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CDC director calls on Michigan to shut down again

By MINLU ZHANG in New York | China Daily Global | Updated: 2021-04-13 10:22
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People crowd outdoor seating at a restaurant as coronavirus disease (COVID-19) restrictions are eased in Ann Arbor, Michigan, US, April 4, 2021. [Photo/Agencies]

Five states, including Michigan, are reporting nearly half of the new coronavirus infections in the US, and a top Biden administration health official said Monday that Michigan can't vaccinate its way out of the biggest surge in the US and needs to shut down again.

Michigan recorded more than 100,000 active cases in the last week. The Centers for Disease Control and Prevention (CDC) currently lists it as having the highest infection rate in the country with 492.1 positive infections per 100,000 people.

Hospitals in Michigan also reported a 30 percent rise in COVID-19 admissions over the last week, as the state has seen a dramatic spread of the virus' B-117 variant, with 70 percent of new cases stemming from that strain.

Governor Gretchen Whitmer has said that she won't roll back relaxed coronavirus measures, which currently allow restaurants to be open at 50 percent capacity and schools to hold in-person learning.

She has urged residents to avoid both activities for the next two weeks, but made clear that "these are not orders, mandates, or requirements", while asking the White House for a greater allocation of vaccine doses.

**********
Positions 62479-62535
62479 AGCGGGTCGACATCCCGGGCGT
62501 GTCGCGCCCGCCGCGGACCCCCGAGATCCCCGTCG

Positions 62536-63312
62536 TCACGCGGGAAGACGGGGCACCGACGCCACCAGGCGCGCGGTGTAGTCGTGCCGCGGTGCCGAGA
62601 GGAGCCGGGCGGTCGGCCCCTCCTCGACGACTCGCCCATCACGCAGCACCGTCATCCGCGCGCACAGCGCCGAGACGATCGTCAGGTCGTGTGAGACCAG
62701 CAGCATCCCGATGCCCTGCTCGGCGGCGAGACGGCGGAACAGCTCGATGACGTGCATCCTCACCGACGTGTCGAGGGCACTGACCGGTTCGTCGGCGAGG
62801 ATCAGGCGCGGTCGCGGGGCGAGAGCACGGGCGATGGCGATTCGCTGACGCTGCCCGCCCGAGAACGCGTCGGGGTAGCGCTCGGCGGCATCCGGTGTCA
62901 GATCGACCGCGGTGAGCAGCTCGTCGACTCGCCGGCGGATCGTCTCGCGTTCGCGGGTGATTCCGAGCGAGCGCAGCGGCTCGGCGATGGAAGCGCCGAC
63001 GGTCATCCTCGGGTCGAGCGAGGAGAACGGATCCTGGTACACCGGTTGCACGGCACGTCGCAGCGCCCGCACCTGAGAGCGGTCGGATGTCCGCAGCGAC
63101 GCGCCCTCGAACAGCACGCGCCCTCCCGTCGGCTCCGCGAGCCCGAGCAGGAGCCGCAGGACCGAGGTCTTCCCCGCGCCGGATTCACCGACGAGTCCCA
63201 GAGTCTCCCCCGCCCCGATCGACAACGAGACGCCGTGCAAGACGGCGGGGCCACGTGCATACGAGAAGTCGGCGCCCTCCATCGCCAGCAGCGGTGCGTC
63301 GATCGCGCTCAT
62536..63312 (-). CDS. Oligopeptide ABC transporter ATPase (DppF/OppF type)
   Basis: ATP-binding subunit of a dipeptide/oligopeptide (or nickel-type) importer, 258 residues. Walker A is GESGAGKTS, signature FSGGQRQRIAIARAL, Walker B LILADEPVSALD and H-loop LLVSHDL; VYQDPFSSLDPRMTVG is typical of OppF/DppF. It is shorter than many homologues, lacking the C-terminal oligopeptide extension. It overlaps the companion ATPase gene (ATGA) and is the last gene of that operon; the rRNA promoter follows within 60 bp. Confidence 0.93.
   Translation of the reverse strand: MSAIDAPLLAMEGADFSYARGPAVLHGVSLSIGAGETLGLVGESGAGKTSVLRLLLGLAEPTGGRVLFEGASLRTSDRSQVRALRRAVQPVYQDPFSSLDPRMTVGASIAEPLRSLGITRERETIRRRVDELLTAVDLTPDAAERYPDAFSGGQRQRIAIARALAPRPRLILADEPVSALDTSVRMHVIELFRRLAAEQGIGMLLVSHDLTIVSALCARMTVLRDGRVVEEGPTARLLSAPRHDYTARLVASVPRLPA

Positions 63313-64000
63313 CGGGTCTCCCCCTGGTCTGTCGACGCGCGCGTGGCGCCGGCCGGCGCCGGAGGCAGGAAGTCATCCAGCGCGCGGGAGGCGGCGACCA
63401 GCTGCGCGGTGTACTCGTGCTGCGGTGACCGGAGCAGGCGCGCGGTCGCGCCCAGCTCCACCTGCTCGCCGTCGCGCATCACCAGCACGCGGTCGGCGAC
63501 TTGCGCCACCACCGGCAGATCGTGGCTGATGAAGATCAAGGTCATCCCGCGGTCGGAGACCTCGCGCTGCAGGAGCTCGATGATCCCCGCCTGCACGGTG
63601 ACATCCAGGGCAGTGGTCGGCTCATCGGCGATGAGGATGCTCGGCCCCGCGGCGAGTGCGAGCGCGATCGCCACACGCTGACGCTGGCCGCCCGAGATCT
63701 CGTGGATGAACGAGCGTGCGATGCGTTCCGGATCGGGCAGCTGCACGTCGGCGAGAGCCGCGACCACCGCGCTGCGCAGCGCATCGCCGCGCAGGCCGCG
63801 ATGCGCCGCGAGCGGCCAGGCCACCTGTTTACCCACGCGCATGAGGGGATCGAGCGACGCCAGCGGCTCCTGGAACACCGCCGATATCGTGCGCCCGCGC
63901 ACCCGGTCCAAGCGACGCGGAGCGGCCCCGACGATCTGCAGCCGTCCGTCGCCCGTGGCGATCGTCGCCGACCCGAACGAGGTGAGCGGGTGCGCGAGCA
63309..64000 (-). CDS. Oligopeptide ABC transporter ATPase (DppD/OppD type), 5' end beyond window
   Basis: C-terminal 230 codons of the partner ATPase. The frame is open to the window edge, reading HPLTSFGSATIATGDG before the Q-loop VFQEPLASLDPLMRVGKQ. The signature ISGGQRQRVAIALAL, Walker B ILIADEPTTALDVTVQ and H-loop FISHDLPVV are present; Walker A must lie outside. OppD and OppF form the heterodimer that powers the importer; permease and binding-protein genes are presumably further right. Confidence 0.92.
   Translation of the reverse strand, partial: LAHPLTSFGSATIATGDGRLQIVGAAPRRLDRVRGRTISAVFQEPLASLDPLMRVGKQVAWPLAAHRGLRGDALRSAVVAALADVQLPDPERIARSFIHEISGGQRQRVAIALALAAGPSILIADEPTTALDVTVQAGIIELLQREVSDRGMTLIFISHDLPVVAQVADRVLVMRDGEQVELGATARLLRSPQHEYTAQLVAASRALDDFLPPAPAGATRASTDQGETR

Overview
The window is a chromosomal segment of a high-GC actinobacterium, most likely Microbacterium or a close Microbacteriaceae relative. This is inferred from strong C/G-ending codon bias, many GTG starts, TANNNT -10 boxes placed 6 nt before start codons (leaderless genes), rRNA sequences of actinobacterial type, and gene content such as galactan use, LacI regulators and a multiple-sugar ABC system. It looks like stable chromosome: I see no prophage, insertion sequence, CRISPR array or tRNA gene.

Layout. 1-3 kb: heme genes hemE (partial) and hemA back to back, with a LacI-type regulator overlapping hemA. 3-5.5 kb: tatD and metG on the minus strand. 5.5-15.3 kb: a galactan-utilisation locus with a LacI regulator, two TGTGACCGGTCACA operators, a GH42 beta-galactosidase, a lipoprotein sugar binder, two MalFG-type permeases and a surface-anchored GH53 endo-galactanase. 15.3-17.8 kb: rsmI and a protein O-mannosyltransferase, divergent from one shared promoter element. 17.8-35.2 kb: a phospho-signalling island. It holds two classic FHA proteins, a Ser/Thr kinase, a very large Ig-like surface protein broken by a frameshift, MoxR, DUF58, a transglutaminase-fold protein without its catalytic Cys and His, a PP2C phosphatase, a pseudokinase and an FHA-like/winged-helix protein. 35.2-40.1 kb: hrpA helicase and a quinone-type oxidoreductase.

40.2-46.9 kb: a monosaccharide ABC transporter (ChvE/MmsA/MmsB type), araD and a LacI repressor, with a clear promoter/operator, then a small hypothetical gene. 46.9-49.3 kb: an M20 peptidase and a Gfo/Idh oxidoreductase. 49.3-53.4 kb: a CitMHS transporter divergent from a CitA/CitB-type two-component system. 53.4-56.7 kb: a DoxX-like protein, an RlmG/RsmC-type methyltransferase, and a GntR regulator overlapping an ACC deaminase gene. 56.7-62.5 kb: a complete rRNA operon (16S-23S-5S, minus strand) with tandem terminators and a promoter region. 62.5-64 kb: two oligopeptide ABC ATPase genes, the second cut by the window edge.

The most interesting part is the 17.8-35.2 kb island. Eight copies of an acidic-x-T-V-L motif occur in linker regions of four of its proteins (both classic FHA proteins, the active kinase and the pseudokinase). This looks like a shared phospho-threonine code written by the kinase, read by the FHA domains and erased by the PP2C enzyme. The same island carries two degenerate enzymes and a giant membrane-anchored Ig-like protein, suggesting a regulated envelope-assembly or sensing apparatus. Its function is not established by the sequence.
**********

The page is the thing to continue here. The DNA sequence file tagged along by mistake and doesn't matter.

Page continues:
But Dr Rochelle Walensky, CDC director, said Monday at a White House news conference: "The answer is not necessarily to give vaccine. I think if we tried to vaccinate our way out of what is happening in Michigan, we will be disappointed that it took so long for the vaccine to work — to actually have the impact.

"The answer is to really close things down, to go back to our basics, to go back to where we were last spring, last summer, and to shut things down, to flatten the curve, to decrease contact with one another, to test to the extent that we have (people) available to contact-trace," Walensky said.

During the first week of April, 453,360 new coronavirus cases were reported in the US. Five states — New York, New Jersey, Pennsylvania, Florida and Michigan — accounted for 44 percent of new cases, or nearly 197,000, according to data compiled by Johns Hopkins University.

Meanwhile, Regeneron Pharmaceuticals said Monday it will seek Food and Drug Administration (FDA) approval for its COVID-19 antibody drug as a preventative treatment after a trial showed it reduced the risk of symptomatic infections among people exposed to the virus.

If approved, the drug could provide an effective defense for people who are exposed to the virus but aren't vaccinated.

The drug already has been authorized by the FDA to treat mild-to-moderate COVID-19 in people who are at high risk of severe disease.

"With more than 60,000 Americans continuing to be diagnosed with COVID-19 every day, the REGEN-COV antibody cocktail may help provide immediate protection to unvaccinated people who are exposed to the virus," said Dr George Yancopoulos, president and chief scientific officer at Regeneron, in a statement released Monday.

"We are also working to understand its potential to provide ongoing protection for immunocompromised patients who may not respond well to vaccines," he said.

REGEN-COV is a cocktail of two monoclonal antibodies, molecules made to mimic the antibodies produced naturally when the immune system fends off the virus.

The antibody cocktail treatment gained attention last October after it was given to former President Donald Trump shortly after he was diagnosed with COVID-19 last year. The treatment first received emergency authorization from the FDA in November.

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